Spring has always been my favorite season of the year. Given the challenges of the past year, the promises of the coming Spring seem especially rewarding. Since March of 2020, we have lived with the Coronavirus, the nation’s economic challenges, racial turmoil and the disputes about the past election. What do we do now?
The past week has given me optimism about our future. Nature has a way of doing that. To begin with, the Japanese Magnolias began to bloom. Though they are not as prevalent in Auburn as they were in Donalsonville, they still show their pink blooms at the earliest hint of Spring.
The tulips came just a few days later. We have 900 tulips in our yard this year. Last year they were all red. This year they are a combination of pink, orange, red and white. They shout out the changing of the season with colorful brilliance.
Daffodils and buttercups showed up next followed by Bradford pears with their bright white blooms. It all seemed to happen overnight. The dark dreary days of Winter gave way to a kaleidoscope of colors. On top of all that, the trees start to show their greenery giving a soft background where the harsh bareness of Winter once dominated.
Cherry trees showcase their pink blooms and give a glow as the sun shines through the blooms. In Donalsonville, the radiance in our bedroom from the morning sun filtering through the cherry trees outside our window caused our entire room to glow pink. It was as if nature was awakening us each morning with a rosy light.
Spring is not just about flowers. This past Saturday, Mary Lou and I attended the last Auburn basketball game when Coach Bruce Pearl claimed his 600th win as a head coach. This was Auburn’s last game of the season. That same afternoon, we watched our first baseball game of the year as Auburn played Boston College’s nationally ranked team.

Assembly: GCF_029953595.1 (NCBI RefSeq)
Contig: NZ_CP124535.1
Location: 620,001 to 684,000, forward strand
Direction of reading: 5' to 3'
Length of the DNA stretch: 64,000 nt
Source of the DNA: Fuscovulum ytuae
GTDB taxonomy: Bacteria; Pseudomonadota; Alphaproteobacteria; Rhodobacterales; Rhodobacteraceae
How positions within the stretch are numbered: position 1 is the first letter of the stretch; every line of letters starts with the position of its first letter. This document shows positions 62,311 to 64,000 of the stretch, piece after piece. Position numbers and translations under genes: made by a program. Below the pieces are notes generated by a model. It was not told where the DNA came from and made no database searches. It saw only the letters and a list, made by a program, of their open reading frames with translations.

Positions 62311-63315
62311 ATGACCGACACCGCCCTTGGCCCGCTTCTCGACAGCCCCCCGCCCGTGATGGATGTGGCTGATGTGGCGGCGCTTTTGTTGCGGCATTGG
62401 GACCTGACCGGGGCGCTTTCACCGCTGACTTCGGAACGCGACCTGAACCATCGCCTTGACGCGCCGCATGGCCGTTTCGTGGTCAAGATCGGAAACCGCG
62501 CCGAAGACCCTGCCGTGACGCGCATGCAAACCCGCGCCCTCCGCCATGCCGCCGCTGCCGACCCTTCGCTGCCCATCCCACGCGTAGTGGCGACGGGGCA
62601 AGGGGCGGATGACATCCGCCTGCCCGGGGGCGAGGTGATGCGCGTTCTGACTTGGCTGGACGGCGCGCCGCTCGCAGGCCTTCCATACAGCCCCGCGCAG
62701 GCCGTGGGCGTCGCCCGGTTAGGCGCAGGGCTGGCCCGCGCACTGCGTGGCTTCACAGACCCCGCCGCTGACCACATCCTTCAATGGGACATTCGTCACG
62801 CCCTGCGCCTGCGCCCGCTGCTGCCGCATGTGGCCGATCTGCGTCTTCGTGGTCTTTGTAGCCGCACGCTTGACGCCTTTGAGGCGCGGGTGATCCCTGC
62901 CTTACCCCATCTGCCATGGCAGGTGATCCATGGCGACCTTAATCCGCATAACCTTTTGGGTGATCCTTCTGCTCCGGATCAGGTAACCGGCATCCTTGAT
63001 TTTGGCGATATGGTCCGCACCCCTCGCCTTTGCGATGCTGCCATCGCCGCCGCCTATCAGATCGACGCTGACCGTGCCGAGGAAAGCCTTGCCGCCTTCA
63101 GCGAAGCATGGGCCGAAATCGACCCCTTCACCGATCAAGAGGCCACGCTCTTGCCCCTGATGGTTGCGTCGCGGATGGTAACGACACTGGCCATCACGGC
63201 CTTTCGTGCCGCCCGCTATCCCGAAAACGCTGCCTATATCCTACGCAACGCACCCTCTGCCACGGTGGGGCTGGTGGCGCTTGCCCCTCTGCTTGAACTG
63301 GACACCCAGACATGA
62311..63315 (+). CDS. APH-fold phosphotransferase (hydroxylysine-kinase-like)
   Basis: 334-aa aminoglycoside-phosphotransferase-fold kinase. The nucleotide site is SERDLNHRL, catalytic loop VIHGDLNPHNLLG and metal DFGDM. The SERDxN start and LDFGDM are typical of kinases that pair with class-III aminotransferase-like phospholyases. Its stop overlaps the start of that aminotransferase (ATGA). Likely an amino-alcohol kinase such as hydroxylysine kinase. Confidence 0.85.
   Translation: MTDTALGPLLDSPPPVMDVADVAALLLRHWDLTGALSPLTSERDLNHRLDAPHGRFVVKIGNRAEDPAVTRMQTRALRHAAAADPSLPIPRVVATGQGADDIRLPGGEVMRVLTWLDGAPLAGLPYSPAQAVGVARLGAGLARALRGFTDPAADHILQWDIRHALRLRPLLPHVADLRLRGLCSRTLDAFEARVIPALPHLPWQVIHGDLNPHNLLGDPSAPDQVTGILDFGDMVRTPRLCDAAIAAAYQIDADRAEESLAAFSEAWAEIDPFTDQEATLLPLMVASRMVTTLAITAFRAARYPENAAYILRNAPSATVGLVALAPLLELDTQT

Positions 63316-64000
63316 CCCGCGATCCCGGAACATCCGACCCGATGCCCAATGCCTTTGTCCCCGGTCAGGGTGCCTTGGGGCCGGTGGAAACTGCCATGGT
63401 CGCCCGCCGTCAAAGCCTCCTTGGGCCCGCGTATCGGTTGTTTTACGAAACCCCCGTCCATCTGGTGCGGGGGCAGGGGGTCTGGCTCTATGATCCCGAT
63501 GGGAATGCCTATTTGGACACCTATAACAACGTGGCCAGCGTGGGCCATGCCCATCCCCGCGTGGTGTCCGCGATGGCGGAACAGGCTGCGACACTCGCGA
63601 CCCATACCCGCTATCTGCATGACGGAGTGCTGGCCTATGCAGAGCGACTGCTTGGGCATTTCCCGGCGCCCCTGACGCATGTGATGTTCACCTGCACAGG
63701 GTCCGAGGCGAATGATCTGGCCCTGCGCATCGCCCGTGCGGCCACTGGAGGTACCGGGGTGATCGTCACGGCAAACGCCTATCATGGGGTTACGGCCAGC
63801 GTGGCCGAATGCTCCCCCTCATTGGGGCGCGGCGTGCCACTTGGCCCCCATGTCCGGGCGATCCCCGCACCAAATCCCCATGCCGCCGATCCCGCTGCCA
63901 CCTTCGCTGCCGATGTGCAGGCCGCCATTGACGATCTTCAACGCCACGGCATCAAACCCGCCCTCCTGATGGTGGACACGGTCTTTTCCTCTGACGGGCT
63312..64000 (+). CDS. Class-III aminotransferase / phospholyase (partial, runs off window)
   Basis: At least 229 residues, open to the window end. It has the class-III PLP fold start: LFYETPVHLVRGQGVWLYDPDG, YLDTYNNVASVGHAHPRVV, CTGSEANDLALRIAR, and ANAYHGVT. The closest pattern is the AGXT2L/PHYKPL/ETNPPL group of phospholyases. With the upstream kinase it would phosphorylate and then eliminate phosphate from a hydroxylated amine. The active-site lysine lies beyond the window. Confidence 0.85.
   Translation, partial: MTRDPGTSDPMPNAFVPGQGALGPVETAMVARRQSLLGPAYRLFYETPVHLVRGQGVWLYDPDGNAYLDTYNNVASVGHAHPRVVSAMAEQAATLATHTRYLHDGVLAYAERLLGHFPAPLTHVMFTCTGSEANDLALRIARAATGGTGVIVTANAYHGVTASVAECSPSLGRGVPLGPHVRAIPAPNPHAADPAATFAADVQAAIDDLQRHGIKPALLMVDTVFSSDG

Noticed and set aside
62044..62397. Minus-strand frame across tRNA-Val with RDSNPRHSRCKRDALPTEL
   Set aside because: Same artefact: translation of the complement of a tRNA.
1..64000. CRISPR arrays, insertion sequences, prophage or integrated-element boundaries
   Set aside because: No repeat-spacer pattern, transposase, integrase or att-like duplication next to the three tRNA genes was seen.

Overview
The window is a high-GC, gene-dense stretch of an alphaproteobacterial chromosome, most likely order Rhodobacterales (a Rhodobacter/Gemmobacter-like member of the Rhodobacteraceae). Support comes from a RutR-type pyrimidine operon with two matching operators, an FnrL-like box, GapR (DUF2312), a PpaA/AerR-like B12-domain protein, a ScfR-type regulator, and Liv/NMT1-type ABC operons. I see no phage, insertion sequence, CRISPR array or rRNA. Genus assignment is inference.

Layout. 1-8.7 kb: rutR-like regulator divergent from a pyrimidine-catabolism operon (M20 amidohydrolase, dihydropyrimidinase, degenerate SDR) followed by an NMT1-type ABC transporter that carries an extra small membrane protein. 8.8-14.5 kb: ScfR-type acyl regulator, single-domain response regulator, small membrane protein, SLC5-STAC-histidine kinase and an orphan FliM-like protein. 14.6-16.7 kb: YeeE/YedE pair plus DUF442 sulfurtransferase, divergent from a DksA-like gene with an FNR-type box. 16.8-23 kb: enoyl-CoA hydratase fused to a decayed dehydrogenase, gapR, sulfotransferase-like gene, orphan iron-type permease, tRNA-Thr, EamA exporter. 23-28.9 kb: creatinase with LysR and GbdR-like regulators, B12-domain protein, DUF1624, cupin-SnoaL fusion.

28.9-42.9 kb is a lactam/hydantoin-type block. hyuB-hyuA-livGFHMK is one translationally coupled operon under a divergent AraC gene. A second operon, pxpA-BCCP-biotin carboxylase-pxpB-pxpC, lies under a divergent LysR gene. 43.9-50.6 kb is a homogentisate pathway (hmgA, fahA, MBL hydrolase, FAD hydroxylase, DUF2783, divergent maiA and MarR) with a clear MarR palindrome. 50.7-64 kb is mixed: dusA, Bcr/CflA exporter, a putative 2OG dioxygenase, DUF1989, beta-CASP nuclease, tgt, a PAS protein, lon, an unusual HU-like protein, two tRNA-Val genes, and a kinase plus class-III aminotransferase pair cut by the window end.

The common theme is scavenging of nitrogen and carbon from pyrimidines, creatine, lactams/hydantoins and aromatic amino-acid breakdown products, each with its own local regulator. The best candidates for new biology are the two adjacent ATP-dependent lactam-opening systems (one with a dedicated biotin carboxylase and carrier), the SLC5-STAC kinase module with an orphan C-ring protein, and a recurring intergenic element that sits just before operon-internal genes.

Of all the sports we follow, there is nothing quite like a baseball game on a sunny Saturday afternoon in the Spring. Auburn won by the lopsided score of 16-1. Spring was in the air and everyone was having a good time.
Seventy degrees. Sunny skies. Robins flying around every branch of the trees trying to bud. Spring is emerging, on the heels of the most challenging year of most of our lifetimes. You can sense the awakening of nature, the sense of renewed hope.
Today, within one hour of each other, I learned that both of our daughters and their husbands are scheduled to get their vaccines. In just a few weeks, we will be able to hug each other, gather at Compass Lake, and hold our grandchildren in our arms.
Spring is always an awakening of my soul and my spirit. In the aftermath of the most devastating and challenging year of my life, Mary Lou and I, along with her Dad and my Mom are vaccinated. Our children will soon be following in our footsteps. That knowledge is as bright as the tulips in our yard.
Spring has sprung. God is good. Enjoy all the beauty that nature gives to us and give thanks for the medical advances that are so quickly changing the face of this terrible pandemic.
It is not a time to be reckless and let our guard down completely because the virus is not done yet, but it is a time to express joy and celebrate the changes all around us. Finally, Spring is here.
Dan Ponder can be reached at firstname.lastname@example.org